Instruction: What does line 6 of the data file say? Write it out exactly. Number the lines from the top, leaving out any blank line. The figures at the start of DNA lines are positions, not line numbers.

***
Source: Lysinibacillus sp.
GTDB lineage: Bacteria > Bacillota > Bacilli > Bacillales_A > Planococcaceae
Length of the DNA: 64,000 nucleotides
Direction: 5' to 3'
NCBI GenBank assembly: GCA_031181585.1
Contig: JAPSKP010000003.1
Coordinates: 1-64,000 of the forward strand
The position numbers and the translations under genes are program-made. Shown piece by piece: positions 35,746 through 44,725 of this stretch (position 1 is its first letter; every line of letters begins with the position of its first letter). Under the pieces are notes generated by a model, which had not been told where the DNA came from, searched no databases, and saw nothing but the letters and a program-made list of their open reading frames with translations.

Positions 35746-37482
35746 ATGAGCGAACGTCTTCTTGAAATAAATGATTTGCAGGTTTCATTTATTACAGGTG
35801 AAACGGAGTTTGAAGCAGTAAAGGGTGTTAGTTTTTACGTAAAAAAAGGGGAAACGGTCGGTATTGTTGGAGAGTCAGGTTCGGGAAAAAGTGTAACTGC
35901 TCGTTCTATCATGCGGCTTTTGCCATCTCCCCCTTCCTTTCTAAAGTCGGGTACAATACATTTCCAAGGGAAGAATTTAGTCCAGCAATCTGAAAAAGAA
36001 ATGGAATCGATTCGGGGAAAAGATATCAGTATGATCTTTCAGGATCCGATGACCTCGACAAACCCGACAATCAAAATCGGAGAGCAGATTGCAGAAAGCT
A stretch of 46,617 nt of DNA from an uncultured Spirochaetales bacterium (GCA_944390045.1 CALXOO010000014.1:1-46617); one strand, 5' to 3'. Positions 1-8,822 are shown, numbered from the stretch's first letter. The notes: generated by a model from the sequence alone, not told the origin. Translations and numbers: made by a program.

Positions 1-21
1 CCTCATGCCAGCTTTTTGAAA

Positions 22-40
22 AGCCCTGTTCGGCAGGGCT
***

Contig: JAPSKP010000003.1